Treasury proposals to reform the Gift Aid declaration are complex and bureaucratic, and they need to be simplified, delegates at the Charity Finance Group tax conference heard yesterday.
In a consultation called Gift and Digital Giving, which closes on 20 September, the Treasury proposed a shorter Gift Aid declaration, but also suggested shifting responsibility for repaying over-claimed Gift Aid from the donor to the charity, but only for amounts under a yet-to-be-agreed threshold of between £1,000 and £5,000.
But Nick Aldridge, chief executive of the PayPal Giving Fund, told delegates that the proposed changes had so many disadvantages and complexities that he was not sure they would help.
Aldridge said that the new model Gift Aid declaration was 52 words instead of 111, but it contained a line that said: "I understand HMRC will check and may tell the charity if I had not paid enough tax".
He said the idea of HM Revenue & Customs divulging tax affairs to third parties would be so off-putting to donors that "many of us think that this would negate the benefit of the shorter declaration".
He said a two-tier approach would mean that major donors would need to sign a different Gift Aid declaration from other donors, but charities would not necessarily know which form to get a donor to sign.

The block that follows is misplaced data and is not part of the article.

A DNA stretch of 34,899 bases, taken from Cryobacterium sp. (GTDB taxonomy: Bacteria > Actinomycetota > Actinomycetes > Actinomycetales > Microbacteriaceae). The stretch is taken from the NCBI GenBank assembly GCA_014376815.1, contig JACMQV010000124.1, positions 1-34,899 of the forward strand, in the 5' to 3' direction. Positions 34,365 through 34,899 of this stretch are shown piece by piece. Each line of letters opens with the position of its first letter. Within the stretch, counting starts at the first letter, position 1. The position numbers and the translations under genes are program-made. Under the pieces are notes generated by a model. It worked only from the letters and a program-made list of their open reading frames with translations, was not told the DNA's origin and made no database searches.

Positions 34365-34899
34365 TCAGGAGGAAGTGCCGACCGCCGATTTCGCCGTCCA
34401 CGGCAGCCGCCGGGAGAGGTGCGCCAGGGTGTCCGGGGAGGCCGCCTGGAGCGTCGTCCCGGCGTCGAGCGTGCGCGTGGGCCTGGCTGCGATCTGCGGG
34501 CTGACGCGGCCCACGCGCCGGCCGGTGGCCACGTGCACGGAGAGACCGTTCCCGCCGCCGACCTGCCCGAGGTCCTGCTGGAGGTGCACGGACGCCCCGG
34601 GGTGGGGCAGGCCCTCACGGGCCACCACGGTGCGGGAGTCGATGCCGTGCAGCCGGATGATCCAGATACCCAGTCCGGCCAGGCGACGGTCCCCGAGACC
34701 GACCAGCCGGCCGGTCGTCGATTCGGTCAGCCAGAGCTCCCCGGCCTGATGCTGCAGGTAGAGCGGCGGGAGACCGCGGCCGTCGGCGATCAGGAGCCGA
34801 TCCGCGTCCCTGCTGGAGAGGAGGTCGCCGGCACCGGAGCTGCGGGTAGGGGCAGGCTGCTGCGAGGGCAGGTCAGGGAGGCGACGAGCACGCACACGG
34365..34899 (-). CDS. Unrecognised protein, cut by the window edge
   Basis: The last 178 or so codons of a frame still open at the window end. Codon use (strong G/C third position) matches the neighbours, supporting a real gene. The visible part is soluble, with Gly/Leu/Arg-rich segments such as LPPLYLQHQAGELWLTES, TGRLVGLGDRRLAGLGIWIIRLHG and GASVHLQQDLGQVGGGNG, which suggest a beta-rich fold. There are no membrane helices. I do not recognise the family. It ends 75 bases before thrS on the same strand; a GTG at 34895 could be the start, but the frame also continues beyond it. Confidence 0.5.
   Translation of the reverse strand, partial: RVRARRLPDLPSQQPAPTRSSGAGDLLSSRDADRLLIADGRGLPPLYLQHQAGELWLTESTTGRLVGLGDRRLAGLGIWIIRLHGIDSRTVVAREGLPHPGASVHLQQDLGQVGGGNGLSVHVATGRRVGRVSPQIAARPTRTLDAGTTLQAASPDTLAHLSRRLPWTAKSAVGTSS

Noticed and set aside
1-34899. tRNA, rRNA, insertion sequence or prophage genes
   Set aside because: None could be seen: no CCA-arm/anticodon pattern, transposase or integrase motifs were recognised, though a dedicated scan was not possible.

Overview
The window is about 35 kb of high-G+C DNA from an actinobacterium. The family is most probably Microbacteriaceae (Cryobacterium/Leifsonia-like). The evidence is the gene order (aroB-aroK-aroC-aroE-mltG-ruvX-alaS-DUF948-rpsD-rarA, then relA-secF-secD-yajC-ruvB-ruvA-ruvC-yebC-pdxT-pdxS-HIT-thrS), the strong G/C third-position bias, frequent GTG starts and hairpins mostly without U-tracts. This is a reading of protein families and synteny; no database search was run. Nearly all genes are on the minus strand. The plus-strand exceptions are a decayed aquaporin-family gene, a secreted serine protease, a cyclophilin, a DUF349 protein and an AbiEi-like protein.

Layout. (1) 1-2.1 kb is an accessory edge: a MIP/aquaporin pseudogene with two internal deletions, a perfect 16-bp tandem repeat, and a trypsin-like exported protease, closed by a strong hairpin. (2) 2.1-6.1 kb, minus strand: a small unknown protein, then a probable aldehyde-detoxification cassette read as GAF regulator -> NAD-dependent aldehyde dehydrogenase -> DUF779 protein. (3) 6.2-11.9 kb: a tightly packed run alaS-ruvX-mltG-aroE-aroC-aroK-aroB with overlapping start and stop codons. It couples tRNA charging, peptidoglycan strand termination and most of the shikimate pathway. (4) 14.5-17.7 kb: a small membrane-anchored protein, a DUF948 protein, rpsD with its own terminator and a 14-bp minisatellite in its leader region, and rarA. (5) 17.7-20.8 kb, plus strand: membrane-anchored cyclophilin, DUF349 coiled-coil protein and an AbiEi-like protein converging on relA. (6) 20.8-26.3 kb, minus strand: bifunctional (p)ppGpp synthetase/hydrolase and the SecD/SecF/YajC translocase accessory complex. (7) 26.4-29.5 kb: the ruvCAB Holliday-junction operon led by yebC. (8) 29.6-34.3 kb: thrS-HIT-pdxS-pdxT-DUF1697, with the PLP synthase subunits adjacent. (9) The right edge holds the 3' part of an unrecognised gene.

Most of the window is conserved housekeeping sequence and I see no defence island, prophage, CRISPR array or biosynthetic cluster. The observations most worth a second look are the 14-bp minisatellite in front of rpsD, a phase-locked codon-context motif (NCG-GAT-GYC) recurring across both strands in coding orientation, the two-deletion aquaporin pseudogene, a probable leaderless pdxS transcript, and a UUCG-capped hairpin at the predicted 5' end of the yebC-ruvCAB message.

"This is all slightly unattractive," he said. "We think HMRC should simplify its approach."
Daniel Fluskey, head of policy at the Institute of Fundraising, said that negotiations with HMRC had not been easy and that HMRC had raised a number of objections.
"We found there are costs and complications and barriers and caveats and problems and obstacles," he said. "Our aim is to increase uptake, but we’re getting a slightly more complex, burdensome and bureaucratic process.
"Gift Aid works best when it’s simple, and things such as thresholds and two tiers of declaration don’t make it more likely that a donor will engage.
"We think the more references to HMRC and tax there are in a declaration, the more confusing it is."
Fluskey said the Institute of Fundraising needed to collect more evidence from donors to see whether they understood Gift Aid statements at the moment.
"A lot of what we hear from HMRC is assumption," he said. "They say ‘we need this statement so donors can understand what’s going on', but it’s actually been decided by four civil servants sitting in a room in a basement with little natural light. We don’t know whether donors do actually understand.
"We think we should be getting donors and fundraisers to look at what should be in a declaration."